One of her paintings at the show is Cheong’s 1981 Under The Banyan Tree, which features a group of people under a bough of this massive tree. “I was drawn to the atmosphere of the artwork and his portrayal of idyllic kampung life. The painting provokes feelings of nostalgia in me and leaves a profound effect,” she said.

If Cheong were still alive today, she mused, he would probably have been a “rockstar” in today’s art world. “He was really skilled in what he did, he produced so many high-quality works and painted so passionately. He showed in Europe and sold out while he was there. In my mind he is really our first successful international artist,” she said. “I feel strongly that we should advocate more and to speak up about our art history.”

Street Vendor, c. 1952, Chinese ink and colour on paper, 50 x 75 cm. Private Collection. (Photo: Kelvin Chia) “[Cheong Soo Pieng] was really skilled in what he did, he produced so many high-quality works and painted so passionately. He showed in Europe and sold out while he was there. In my mind he is really our first successful international artist.” – Dr Low Kah Boon To her, collecting art should not be reduced to the act of simply accumulating more items in one’s home – or storage unit. “There is a cerebral part to it and an emotive aspect. Cheong is a thinking artist who is sensitive to the subjects he paints and his environment and I think the paintings reveal all these aspects of him. For me the artwork goes beyond the aesthetics and techniques, it is also a portal to the artist as a person, his influences and what his life was like,” she added.

This is a sentiment echoed by married couple Su-Yen Wong and Fermin Diez, who have spent the last 14 years building a lovingly curated collection of local art. “My father introduced us to Singaporean art and helped us to buy the very first piece in our collection, which just so happened to be by Cheong Soo Pieng,” said Wong, a professional speaker and board director, on the 1950s oil painting of a country road which became their first acquisition.

Fermin Diez and Su-Yen Wong. (Photo: Kelvin Chia) A Seated Malay Girl with Bird, 1960, Chinese ink and colour on paper, 93.5 x 45 cm. (Photo: Su-Yen Wong and Fermin Diez)

Since then, the couple has focused on collecting pieces that “tell the Singapore story through the eyes of its first- and second-generation artists”.

“As a young country that has witnessed dramatic change in a matter of decades, we believe artists have a critical role to play in documenting its evolution from both a historical and cultural perspective, and of telling this story through their own eyes,” said Wong.

(Photo: Kelvin Chia) Two Ladies, 1982, Chinese ink and colour on canvas, 99 x 70.5 cm. (Photo: Su-Yen Wong and Fermin Diez) “He brought together Eastern and Western techniques and sensibilities to create a body of work which is unique in its diversity, breadth and innovation.” – Su-Yen Wong For instance, Cheong’s 1958 Seaside Village, which they have loaned to the exhibition, is worth taking a closer look at. “It combines elements of the Nanyang School with a local subject, using cubist techniques drawn with Chinese ink on rice paper. Talk about a merging of cultures in one single painting,” said human resources professional Diez.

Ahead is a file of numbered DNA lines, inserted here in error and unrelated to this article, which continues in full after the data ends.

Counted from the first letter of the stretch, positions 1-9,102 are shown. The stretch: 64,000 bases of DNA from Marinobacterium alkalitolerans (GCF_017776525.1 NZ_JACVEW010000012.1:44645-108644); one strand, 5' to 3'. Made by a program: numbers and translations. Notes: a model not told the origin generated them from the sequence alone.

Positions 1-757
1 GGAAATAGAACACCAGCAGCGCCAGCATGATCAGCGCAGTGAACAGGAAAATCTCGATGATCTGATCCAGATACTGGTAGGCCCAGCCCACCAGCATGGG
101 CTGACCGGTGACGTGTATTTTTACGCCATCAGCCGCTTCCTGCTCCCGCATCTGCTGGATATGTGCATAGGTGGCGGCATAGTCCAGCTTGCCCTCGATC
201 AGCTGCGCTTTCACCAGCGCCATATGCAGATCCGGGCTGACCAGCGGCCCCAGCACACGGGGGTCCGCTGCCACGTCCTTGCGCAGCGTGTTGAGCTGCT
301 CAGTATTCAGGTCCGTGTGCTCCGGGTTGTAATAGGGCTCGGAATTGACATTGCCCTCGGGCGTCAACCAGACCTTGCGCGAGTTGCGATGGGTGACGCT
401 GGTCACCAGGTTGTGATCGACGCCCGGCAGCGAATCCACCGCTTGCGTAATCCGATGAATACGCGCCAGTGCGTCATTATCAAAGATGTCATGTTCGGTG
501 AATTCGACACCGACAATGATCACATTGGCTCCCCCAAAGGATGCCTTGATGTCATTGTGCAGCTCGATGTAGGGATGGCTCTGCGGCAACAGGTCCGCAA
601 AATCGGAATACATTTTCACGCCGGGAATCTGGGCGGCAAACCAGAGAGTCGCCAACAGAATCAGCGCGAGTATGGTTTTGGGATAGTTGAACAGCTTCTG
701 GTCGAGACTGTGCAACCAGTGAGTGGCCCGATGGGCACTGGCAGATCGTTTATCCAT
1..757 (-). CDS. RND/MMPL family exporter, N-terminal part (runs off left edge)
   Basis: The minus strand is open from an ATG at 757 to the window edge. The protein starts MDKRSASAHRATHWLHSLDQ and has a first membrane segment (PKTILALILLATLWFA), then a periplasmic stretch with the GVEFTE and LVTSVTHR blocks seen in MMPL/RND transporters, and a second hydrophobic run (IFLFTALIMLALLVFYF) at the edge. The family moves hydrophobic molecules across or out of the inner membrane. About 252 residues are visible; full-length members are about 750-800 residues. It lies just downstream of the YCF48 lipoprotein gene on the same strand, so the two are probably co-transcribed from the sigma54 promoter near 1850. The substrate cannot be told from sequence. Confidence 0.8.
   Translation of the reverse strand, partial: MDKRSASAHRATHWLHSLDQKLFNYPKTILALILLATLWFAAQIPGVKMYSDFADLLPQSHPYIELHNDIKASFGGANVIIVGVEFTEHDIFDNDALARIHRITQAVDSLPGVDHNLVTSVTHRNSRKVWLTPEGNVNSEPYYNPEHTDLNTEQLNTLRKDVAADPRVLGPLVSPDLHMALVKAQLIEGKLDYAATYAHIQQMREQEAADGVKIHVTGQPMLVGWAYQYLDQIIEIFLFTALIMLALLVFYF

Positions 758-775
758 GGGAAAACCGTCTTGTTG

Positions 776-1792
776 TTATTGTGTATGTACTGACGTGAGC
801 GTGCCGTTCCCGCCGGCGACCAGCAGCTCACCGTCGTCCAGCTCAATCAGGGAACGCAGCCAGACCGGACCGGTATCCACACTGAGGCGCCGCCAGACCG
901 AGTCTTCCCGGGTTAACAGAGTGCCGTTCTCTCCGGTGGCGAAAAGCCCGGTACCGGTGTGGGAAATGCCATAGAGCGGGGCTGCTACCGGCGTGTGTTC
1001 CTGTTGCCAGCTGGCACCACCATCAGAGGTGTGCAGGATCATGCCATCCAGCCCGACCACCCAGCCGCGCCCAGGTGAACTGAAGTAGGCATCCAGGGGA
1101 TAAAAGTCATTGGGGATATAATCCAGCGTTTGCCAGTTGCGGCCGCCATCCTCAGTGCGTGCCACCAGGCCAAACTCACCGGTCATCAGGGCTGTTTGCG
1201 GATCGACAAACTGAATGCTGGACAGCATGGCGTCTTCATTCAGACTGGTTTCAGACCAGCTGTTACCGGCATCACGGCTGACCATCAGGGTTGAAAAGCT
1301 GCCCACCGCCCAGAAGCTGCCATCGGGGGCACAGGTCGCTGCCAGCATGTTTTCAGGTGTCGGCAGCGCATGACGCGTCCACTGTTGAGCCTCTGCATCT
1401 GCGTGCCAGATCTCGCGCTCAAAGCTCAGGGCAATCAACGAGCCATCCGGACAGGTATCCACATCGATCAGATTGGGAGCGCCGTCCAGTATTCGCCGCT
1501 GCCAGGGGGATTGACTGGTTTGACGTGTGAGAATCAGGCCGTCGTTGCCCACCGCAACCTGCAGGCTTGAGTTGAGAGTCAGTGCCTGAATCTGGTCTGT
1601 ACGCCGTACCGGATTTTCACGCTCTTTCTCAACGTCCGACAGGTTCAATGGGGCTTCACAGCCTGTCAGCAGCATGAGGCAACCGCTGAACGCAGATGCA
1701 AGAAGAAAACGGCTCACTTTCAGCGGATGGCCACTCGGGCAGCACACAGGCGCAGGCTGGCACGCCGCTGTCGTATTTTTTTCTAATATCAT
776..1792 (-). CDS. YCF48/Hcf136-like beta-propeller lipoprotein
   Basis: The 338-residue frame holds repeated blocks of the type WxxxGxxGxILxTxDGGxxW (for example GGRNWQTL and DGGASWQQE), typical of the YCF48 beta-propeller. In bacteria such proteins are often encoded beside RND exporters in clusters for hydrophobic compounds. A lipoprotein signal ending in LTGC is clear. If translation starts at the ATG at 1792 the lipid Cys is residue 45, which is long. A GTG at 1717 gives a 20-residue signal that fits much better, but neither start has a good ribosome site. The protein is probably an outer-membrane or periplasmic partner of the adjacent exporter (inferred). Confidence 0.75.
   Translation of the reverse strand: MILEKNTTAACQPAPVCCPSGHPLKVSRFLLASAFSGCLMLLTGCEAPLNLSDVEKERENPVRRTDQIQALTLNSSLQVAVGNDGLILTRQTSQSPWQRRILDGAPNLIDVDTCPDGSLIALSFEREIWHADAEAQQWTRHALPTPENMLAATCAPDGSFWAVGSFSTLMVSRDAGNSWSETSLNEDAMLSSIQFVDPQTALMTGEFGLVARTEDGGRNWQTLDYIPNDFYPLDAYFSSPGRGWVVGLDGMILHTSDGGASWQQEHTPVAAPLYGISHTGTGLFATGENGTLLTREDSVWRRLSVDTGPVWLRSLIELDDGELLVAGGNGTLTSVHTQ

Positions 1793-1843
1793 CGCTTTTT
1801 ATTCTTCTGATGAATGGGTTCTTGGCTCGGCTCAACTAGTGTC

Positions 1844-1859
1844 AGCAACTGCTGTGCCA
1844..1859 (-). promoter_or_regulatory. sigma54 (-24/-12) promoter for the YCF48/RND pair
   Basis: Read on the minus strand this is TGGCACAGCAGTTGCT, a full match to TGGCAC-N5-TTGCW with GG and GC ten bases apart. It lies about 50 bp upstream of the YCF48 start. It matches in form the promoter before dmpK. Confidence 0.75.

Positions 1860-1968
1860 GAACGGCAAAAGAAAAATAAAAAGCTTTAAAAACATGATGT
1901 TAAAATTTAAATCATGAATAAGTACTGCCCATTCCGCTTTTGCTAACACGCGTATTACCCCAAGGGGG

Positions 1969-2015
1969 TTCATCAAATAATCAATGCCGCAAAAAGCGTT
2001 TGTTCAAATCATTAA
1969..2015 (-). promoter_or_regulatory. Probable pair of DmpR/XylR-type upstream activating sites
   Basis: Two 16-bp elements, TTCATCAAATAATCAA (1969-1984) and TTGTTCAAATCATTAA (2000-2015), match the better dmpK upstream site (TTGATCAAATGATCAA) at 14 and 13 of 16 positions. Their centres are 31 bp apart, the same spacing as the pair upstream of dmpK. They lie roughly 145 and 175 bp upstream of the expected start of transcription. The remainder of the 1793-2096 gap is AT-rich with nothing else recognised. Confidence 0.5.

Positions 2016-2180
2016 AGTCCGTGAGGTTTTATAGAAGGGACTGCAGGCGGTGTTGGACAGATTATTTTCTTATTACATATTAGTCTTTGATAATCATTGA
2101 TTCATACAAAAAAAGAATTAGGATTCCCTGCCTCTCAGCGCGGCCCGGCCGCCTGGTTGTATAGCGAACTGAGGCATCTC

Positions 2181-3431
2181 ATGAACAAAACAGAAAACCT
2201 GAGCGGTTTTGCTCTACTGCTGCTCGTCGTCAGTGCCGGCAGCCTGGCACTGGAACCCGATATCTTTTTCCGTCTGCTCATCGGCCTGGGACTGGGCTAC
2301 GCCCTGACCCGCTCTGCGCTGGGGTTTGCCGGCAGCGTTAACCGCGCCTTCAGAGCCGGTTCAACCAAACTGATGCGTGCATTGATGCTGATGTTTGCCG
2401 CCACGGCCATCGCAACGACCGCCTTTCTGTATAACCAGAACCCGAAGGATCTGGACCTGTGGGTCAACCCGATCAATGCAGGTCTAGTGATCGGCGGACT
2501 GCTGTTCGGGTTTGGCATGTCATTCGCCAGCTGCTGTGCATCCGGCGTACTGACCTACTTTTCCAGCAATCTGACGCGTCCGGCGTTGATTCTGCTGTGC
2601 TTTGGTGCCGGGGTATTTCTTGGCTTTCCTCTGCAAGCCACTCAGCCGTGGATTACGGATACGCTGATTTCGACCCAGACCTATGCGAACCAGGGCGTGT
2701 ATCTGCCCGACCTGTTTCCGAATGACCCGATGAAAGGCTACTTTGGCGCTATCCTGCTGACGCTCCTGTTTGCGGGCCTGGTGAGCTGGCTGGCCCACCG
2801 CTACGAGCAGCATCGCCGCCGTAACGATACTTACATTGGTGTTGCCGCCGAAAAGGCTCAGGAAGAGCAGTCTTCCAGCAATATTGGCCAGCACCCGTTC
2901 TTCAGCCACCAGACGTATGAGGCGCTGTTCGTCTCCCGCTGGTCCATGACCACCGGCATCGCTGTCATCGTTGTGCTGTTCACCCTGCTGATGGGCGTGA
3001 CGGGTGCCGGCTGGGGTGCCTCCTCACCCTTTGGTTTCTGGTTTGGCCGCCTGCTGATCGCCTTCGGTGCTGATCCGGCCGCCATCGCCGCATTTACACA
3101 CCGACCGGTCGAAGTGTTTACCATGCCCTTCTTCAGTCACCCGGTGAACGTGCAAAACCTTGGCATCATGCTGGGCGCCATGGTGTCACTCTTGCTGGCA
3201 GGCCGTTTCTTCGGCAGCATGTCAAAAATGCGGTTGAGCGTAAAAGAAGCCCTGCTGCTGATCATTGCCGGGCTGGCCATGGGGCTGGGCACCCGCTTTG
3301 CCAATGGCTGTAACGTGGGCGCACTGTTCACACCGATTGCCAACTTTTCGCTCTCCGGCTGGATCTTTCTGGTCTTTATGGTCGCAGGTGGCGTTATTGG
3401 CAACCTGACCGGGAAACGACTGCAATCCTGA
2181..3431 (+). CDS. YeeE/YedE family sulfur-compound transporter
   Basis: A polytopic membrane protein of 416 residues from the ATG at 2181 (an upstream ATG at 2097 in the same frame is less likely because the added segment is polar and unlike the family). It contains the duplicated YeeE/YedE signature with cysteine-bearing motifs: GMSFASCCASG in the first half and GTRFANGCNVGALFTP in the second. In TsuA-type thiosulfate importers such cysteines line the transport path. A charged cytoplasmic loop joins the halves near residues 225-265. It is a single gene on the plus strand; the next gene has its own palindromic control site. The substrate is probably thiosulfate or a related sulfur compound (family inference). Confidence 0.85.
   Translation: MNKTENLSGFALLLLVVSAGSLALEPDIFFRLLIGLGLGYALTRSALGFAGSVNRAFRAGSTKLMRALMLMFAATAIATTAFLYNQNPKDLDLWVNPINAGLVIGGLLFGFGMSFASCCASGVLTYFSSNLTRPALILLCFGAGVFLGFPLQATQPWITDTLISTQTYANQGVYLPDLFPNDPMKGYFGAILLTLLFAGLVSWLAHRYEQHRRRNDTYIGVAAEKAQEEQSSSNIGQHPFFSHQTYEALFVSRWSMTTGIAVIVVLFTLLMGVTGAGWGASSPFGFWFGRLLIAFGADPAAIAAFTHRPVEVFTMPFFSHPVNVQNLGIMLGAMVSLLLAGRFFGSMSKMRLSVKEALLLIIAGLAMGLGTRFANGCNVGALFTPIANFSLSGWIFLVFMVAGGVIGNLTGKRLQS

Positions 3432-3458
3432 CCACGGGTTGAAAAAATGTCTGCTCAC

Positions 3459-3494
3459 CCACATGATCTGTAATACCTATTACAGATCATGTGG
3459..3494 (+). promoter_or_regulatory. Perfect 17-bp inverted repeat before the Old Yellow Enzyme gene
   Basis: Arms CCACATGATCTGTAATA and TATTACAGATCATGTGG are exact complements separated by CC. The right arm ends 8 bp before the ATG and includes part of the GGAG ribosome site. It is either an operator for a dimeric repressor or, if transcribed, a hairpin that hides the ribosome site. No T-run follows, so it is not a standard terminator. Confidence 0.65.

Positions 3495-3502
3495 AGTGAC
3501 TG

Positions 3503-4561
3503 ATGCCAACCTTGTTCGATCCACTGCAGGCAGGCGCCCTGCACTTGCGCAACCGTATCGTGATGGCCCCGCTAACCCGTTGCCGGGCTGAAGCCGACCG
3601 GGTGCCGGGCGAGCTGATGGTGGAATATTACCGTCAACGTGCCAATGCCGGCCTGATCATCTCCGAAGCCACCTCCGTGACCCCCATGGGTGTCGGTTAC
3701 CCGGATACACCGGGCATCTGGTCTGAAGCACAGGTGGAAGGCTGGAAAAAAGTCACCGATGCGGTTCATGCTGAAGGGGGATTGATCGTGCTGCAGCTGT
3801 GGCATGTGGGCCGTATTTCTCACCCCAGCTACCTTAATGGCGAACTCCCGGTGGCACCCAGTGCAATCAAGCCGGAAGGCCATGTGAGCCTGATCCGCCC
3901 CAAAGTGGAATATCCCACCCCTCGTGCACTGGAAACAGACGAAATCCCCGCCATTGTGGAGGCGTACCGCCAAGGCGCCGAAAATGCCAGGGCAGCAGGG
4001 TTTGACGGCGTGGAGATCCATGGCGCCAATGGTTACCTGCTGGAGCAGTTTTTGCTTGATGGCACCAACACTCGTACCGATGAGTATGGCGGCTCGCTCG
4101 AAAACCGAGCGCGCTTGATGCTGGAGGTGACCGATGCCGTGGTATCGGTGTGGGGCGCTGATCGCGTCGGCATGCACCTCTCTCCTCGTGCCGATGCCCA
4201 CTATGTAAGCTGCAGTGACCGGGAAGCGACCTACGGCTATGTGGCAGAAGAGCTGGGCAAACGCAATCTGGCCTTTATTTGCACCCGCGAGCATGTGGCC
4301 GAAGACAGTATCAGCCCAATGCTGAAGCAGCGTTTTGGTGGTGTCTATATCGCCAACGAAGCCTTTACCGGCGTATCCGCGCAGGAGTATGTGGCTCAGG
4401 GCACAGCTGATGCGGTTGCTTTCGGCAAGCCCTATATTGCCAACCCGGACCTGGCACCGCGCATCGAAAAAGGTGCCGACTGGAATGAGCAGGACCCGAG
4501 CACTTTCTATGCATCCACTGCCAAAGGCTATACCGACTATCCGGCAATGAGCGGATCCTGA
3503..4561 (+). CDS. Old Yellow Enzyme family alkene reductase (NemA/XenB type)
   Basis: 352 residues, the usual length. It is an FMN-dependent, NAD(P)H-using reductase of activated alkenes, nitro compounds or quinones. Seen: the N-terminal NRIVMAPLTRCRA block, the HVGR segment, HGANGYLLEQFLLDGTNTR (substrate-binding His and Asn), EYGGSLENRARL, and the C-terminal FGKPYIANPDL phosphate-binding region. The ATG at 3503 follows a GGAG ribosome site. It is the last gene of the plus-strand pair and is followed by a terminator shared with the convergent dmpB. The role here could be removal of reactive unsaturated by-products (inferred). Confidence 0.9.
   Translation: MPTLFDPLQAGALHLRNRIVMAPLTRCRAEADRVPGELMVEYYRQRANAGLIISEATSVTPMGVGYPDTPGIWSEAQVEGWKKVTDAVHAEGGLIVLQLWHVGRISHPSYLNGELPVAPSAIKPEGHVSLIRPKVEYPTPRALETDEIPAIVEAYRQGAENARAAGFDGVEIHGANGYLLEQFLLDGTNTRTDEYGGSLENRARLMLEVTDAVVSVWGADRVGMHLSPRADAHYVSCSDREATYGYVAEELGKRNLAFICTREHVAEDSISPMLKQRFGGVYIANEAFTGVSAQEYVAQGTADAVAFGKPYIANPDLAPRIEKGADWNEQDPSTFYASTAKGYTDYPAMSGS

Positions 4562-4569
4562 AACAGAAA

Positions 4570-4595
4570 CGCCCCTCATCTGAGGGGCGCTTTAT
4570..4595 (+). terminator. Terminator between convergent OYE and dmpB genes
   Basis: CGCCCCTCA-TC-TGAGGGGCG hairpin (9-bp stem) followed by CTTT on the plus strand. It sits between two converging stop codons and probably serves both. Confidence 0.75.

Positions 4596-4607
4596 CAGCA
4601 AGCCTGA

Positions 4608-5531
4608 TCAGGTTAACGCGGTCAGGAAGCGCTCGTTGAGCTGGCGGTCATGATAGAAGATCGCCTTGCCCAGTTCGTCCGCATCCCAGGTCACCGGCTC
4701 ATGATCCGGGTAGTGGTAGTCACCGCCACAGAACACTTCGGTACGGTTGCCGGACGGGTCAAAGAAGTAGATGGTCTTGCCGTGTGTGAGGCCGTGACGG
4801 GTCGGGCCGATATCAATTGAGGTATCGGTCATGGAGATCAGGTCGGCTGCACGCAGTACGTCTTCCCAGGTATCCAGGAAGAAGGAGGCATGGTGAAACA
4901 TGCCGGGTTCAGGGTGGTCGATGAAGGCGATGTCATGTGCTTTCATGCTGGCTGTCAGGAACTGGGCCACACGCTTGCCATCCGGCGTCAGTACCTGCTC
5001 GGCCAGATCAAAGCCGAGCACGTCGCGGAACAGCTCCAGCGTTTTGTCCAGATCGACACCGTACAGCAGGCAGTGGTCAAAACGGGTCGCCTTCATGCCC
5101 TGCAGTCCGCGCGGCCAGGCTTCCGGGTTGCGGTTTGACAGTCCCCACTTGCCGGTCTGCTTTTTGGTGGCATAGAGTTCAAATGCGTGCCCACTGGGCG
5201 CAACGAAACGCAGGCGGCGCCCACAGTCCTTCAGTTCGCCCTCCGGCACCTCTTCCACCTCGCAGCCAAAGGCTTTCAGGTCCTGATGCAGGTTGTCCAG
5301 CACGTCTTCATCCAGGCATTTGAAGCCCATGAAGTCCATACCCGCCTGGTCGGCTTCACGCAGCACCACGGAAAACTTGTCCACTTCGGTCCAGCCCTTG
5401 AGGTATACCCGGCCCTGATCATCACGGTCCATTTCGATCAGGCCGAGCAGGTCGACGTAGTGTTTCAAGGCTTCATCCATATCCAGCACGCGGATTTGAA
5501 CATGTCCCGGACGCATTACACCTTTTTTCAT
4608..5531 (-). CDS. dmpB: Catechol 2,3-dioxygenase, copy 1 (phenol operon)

Cheong, they say, is in many ways emblematic of what it means to be a Singapore artist. Wong said, “He brought together Eastern and Western techniques and sensibilities to create a body of work which is unique in its diversity, breadth and innovation. We also find Cheong Soo Pieng distinctive in the immense creativity he demonstrated, and, in contemporary terms, the boundary-spanning work he created. When you look at his work in totality, whether ink, oil, mixed-media, or sculpture, it is often hard to believe that they are actually by the same artist!”

(Photo: Kelvin Chia) Untitled (Seaside Village), c.1958, Chinese ink and colour on silk, 93.5 x 41 cm. (Photo: Su-Yen Wong and Fermin Diez)

To build their collection of distinctive Singaporean artworks, Wong and Diez make it a point to have a laser focus on picking works that contribute to telling the Singapore story.

Diez said, “We also look for works that are distinctive in some form, and that complement the works in our collection. Artists have a way of making this vision their very own in the way they interpret what they see. We are endlessly fascinated with how a Singapore River scene or a Chinatown street painted by different artists can portray the same story yet look so different.”

“We are endlessly fascinated with how a Singapore River scene or a Chinatown street painted by different artists can portray the same story yet look so different.” – Fermin Diez

Visit Tonalities: The Ink Works of Cheong Soo Pieng at Artspace@Helutrans from now till June 13. Tightened COVID-19 measures include a cap on the number of visitors and a limit on group sizes to two. For more information, visit artcommune.com.sg 

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Source: CNA/ds